Imagine how difficult it is to solve a murder when all you have as evidence is a single fingerprint. And, that print is not in any database, anywhere. Sure, there were eight men who were seen near the scene of the crime on the night it occurred, but you have nothing solid pointing you in their direction.
Man, if only that print could talk.
I guess, for starters, the print could tell the investigator what the suspect had been holding in his hand, recently. For example, a cigarette, or a bottle of beer. Or even a bag of cocaine. But would it help to know if the fingerprint belonged to a smoker? Well, during your surveillance of the suspects you’ve seen six of the eight puffing away at various times. So that’s not a lot of help. How about if the print belonged to a person who drank alcohol? During the course of your investigation you’ve learned that only four of the suspects consumed alcohol. And you verified that information with family and friends. What about a drug user? Would it help to know if the print belonged to a drug user? After all, one of your informants says the guy with the big ears and red hair smokes crack regularly. So you try to dig up similar information about the other seven. Nothing. They’re all clean. No drugs. Red-On-The-Head is the only one who uses drugs.
So, if you knew for sure that the print belonged to a drug user and one of your only seven suspects is a confirmed crack smoker…What does that tell you?
The fingerprint, if it could talk, would probably say,
But can a single fingerprint provide that sort of information? Sure it can, and here’s how.
Our bodies deposit metabolites—tiny traces of what we’ve consumed—into the sweat released from the pores located in our fingerprint ridges. Scientists use gold nanoparticles to detect the metabolites in fingerprint sweat to learn what, exactly, that individual has taken into his body, such as cotinine, a metabolite of nicotine. And the beauty of detecting cotinine is that a person would have had to ingest it, not merely touch a tobacco product, for it to show up in test results.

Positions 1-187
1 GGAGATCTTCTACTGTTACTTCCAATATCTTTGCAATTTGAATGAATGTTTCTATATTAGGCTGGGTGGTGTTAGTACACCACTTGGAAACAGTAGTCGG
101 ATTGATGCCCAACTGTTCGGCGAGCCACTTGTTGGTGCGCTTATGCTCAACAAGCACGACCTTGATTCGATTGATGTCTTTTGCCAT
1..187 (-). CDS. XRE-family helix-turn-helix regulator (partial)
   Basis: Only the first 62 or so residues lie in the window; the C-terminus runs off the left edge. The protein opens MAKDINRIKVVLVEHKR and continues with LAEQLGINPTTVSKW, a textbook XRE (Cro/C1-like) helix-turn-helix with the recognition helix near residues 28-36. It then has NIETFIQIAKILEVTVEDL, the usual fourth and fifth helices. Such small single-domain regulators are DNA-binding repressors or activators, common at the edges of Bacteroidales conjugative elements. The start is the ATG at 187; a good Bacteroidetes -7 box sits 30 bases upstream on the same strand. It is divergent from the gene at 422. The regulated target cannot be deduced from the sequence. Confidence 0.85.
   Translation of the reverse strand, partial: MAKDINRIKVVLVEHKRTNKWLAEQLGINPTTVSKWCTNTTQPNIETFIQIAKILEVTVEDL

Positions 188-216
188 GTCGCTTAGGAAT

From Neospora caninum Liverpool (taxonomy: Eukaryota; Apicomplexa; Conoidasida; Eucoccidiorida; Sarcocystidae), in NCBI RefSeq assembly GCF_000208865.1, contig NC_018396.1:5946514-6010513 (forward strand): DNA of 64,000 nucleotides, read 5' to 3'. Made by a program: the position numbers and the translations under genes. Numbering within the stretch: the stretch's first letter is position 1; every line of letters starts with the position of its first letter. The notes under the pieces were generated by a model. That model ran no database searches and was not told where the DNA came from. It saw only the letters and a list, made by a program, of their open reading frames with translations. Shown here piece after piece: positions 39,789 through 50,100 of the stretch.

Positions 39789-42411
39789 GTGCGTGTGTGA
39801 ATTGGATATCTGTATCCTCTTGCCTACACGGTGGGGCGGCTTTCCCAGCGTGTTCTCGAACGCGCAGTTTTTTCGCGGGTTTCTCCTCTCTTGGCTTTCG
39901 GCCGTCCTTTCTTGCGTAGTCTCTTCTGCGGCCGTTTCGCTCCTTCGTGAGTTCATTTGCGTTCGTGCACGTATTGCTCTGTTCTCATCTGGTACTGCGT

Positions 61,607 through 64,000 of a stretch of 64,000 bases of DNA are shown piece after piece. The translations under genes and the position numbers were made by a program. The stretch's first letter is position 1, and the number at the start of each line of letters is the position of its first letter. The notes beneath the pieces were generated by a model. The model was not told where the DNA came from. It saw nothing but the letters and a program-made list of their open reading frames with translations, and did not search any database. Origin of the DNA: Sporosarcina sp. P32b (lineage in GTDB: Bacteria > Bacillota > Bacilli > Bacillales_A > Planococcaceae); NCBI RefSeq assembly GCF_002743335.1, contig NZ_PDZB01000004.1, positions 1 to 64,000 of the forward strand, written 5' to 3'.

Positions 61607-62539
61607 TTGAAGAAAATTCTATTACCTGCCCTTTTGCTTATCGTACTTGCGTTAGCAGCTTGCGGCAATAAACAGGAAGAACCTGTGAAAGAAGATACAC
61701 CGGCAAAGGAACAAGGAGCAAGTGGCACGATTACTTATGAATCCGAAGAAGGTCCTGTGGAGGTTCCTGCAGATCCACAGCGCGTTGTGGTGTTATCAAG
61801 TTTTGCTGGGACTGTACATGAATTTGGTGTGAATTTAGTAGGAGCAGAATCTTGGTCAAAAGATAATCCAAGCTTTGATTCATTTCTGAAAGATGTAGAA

The process is simple. Dab the print with a solution containing gold nanoparticles with attached antibodies that bind to the metabolite. Scientists then apply a second antibody, one that binds to the cotinine antibodies. This solution also contains a fluorescent dye. If the person is a smoker, the dye will then glow along the ridge patterns when exposed to an alternate light source.
The test is also capable of testing for alcohol and drug use, which could help narrow a field of suspects. If the test detected cotinine and the guy you’re looking at for the murder is a non-smoker, then you need to at least start looking for an accomplice.
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Want to learn more about fingerprints and the equipment used to detect them? How about bloodstains? Well, you’re in luck. A team of experts from Sirchie Fingerprint Laboratory will be on hand at the Writers’ Police Academy and they’ll be presenting a couple of mind-blowing demonstrations. Bring your questions and your cameras!
* Have you reserved your hotel room for the Writers’ Police Academy? If not, please do so today. The block of rooms we reserved at the Embassy Suites is nearly full and there may not be any additional rooms available once those are gone. You won’t want to miss out on any of the fun! Ask for the Writers’ Police Academy discounted rate.
* Also, spaces for the Writers’ Police Academy are filling fast, therefore, we may be at capacity soon. So register today for this one of a kind event. Remember, Sisters in Crime will pay over half of your registration fee! This offer is open to everyone. See the WPA website for details.